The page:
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How to Direct Sow Seeds Outdoors at the Proper Depth

Are you direct sowing seeds into your garden this season? Planting your seeds at the proper depth is critical for strong and healthy plants. In this article, gardening expert and former organic farmer Logan Hailey shares exactly how deep you need to plant your seeds when direct sowing into the ground.

Spring is in full swing, but you may notice that some of your carefully-sown seeds aren’t emerging as you hoped. A lack of germination could be due to planting seeds too deep or shallow in the soil. Finding the perfect balance is crucial for seedling success.

Direct sowing means seeding straight into your garden soil. Compared to starting seeds indoors and transplanting, this method has a few more risks because the seeds are exposed to an unpredictable outside environment.

Let’s dig into exactly how to determine the depth you should plant your seeds when direct sowing into your garden.

How Deep Should Seeds Be Planted?

When planting seeds, you should ensure that they are at a depth that is about twice their size. In other words, if a pumpkin seed is a half-inch long, it should be sown 1 inch deep. Tiny seeds like basil and lettuce should only have enough soil sprinkled on top of them to protect them from drying out or blowing away. It also helps to lightly press the seed into the soil surface.

Direct Sow Seed Starting Depth & Planting Steps

Close-up of a woman's hand planting bean seeds in a vegetable garden on a blurred green background. Seeds are hard, oval, black, glossy. The soil is light brown, loose.
Plant seeds at a depth of twice their size, and protect tiny seeds from drying or blowing away.

Seeds sown in outdoor garden beds can be particularly difficult because you can’t control the outdoor seeding environment very much. You don’t have the cozy predictable environment of a windowsill or greenhouse, nor do you have the enclosed container of a seed tray.

Temperature, rainfall, storms, or pests are at the whim of Mother Nature. However, there are several factors you can control to make sure your seeds germinate quickly and evenly in outdoor beds:

Seeding Factors You CANNOT ControlSeeding Factors You CAN Control
Pests that eat seedsSeed depth and protection
TemperatureUse of row cover or plastic low tunnels
RainfallDrainage and moisture retention
WindLightly pressing seeds into soil surface
StormsProtecting seeds with mulch

Let’s dig into the proper steps for understanding seed depth and direct sowing seeds into your garden this season.

Step 1: Estimate Planting Depth by Seed Size

Close-up of female hand sowing seeds into the soil outdoors. Seeds are small, rounded, and beige. The soil is loose, and dark brown.
Seeds must be planted at a depth that is proportional to their size, following the Golden Rule of Seeding.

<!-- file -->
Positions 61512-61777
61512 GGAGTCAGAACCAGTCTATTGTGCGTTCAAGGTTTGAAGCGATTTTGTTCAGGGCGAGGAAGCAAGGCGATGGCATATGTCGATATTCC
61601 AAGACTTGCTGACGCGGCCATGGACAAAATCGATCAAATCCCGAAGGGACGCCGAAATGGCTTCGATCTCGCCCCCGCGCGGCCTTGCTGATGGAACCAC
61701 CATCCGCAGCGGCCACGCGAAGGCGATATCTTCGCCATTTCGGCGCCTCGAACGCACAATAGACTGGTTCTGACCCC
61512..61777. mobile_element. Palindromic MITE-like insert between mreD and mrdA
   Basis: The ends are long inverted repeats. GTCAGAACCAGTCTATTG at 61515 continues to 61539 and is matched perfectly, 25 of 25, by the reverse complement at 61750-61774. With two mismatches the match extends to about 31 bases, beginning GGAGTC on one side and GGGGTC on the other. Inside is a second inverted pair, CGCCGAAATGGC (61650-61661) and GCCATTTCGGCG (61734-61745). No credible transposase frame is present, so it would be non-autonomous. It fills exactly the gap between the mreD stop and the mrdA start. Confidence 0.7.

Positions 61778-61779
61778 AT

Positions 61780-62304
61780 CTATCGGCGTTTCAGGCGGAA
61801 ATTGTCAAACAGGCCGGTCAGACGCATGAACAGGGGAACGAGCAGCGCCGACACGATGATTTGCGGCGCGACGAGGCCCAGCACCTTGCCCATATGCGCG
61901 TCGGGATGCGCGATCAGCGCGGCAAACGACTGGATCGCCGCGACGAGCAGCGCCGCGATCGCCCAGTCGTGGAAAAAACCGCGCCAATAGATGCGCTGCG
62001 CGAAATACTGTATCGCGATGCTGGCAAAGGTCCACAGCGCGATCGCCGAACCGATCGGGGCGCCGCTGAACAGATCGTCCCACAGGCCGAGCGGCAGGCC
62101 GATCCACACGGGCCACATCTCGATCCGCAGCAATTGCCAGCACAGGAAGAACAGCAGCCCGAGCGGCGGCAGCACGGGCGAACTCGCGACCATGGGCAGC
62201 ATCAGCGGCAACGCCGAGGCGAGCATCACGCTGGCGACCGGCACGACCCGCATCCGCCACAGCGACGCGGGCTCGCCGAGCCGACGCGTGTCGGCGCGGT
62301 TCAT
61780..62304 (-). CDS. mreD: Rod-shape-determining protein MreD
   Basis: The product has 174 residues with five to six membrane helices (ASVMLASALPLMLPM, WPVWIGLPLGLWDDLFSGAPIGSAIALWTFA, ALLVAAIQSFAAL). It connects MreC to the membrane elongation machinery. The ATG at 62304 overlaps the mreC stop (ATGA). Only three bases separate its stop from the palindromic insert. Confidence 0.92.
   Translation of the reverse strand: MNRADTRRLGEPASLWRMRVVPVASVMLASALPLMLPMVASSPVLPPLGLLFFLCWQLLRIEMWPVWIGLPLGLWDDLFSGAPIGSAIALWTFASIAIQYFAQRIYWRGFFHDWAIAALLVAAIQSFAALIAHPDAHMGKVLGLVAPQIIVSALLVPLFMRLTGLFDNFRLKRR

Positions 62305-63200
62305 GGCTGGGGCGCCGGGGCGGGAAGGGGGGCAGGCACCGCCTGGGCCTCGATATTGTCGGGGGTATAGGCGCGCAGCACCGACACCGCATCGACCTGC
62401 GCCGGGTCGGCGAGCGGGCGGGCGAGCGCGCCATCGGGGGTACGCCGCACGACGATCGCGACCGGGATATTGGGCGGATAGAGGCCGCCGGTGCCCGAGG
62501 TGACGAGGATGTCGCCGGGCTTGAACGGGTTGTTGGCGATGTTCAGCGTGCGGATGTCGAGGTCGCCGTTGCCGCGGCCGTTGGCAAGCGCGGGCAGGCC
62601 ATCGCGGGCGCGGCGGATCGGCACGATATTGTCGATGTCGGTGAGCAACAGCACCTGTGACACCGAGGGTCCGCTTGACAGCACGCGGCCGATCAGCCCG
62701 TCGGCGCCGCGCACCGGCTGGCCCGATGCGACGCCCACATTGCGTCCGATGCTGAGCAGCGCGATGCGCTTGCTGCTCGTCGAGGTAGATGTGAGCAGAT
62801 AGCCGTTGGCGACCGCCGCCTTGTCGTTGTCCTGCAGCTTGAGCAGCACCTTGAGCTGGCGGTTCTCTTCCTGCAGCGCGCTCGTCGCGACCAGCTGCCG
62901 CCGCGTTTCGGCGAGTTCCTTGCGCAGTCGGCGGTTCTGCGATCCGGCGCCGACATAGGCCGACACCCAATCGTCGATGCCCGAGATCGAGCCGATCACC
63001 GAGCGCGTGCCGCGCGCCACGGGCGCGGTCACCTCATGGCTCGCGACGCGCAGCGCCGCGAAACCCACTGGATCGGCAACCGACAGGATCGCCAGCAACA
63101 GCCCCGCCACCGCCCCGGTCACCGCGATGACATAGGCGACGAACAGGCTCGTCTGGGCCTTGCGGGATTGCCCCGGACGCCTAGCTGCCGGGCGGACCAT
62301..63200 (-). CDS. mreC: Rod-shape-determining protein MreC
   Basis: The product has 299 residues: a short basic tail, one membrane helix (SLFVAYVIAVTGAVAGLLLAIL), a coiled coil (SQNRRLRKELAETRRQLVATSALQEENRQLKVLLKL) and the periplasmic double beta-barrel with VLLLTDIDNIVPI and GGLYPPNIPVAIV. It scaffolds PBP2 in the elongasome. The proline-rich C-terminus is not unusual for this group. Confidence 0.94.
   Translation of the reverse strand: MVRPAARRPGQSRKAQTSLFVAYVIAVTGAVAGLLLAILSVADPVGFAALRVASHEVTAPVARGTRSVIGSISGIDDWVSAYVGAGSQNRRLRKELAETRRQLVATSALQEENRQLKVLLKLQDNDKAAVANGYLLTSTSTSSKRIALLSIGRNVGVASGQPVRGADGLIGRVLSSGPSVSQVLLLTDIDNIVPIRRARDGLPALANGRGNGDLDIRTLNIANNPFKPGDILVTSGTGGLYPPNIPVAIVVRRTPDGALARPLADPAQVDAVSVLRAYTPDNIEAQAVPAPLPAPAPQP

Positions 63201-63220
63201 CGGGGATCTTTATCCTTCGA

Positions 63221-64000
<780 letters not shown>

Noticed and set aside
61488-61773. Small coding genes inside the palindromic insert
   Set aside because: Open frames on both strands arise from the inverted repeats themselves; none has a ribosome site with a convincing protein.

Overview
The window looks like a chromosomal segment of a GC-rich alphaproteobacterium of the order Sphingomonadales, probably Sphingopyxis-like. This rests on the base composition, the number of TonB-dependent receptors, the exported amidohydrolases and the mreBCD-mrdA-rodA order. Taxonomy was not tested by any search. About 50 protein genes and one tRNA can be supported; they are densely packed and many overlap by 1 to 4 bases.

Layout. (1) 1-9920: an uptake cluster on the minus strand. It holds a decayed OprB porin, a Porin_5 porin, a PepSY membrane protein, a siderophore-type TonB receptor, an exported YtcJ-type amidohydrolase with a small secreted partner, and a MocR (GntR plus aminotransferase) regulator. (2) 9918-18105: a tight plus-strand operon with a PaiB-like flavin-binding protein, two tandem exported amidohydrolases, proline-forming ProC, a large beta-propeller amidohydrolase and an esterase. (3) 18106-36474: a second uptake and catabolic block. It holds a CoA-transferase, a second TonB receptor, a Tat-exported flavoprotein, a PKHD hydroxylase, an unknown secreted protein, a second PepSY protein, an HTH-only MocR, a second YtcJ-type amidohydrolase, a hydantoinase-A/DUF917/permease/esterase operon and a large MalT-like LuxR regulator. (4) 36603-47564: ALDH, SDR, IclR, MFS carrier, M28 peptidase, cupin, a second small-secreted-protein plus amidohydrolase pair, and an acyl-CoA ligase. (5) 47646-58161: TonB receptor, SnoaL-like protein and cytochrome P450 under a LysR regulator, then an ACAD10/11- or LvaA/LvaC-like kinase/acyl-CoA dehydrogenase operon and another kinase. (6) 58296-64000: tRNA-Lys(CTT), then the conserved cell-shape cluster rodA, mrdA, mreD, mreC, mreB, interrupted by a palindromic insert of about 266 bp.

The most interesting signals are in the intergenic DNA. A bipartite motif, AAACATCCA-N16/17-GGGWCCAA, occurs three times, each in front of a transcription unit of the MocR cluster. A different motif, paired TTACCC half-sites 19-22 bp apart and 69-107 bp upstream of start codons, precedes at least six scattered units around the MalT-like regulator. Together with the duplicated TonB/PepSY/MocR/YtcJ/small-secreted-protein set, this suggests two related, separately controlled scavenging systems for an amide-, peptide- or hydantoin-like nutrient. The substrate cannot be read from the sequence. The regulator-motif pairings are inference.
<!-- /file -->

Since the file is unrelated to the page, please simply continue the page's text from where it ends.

Not all seeds are created equal! It is a common misconception that you can plant any seed at any depth and it will germinate. That method could cause a lot of headaches and wasted seed packets!

Due to the reasons below, the planting depth of a seed is always determined by its size. Whether you are planting in raised beds or containers, indoors or outdoors, don’t forget this rule:

Golden Rule of Seeding: Sow seeds at a depth that is twice their largest dimension.

Seeding Depth Cheat Sheet

Here are the estimated planting depths for some of the most popular direct-sown crops. You don’t need to pull out a tiny tape measure and magnifying glass to get the seed depth right. Eyeballing is generally fine as long as you follow the Golden Rule of Seeding.

CropEstimated Planting Depth

Step 2: Understand Seed Planting Depth Logic

Close-up of a farmer's hands planting seeds in loose soil. Seeds are large, hard, oval-shaped, orange-brown in color. The farmer is dressed in a plaid shirt in shades of blue, pink and white.
The depth at which seeds should be planted depends on their size and the amount of food reserves they have stored.

It’s helpful to imagine a seed as a baby with its food in a package. This metaphor explains why a seed only has enough energy to be planted at a specific depth:

The embryo of the seed is a baby plant with all the genetic information needed to grow into a full-size crop. This tiny plant is curled up like a fetus in a stomach. It has baby leaves (cotyledons), a baby root (radicle), and an undeveloped stem.

The food inside the seed is called the endosperm. This starchy reserve of carbohydrates is what fuels the embryo on its journey up through the soil. A seed doesn’t have any leaves to photosynthesize and produce its own food as a grown plant does. That’s why the mother plant puts food reserves in the seed. If you plant a seed too deep, there won’t be enough food to nourish the baby plant before it reaches the soil surface and begins to soak up the sun.

The seed coat encases the endosperm and embryo. Proper moisture and warmth (as well as physical abrasion or microorganisms) trigger the seed coat to dissolve so the seed can germinate. If seeds are planted too shallowly, the seed coat may dry out, or it won’t have enough soil contact to wear it down and allow the embryo to break through.

Generally, smaller seeds like parsley and basil have little to no endosperm, which means they need to be planted shallowly.

Larger seeds like corn, pumpkins, and squash have a lot of endosperm, which is why they can be planted much deeper into the earth.

Step 3: Make the Right Size Dibble

Top view, close-up of a gardener's hand planting small pea seeds in the soil in spring. Pea seeds are small, round, hard, slightly wrinkled, pale green in color.
Create dibbles using a long-handled garden tool or pencil to make indentations in the soil.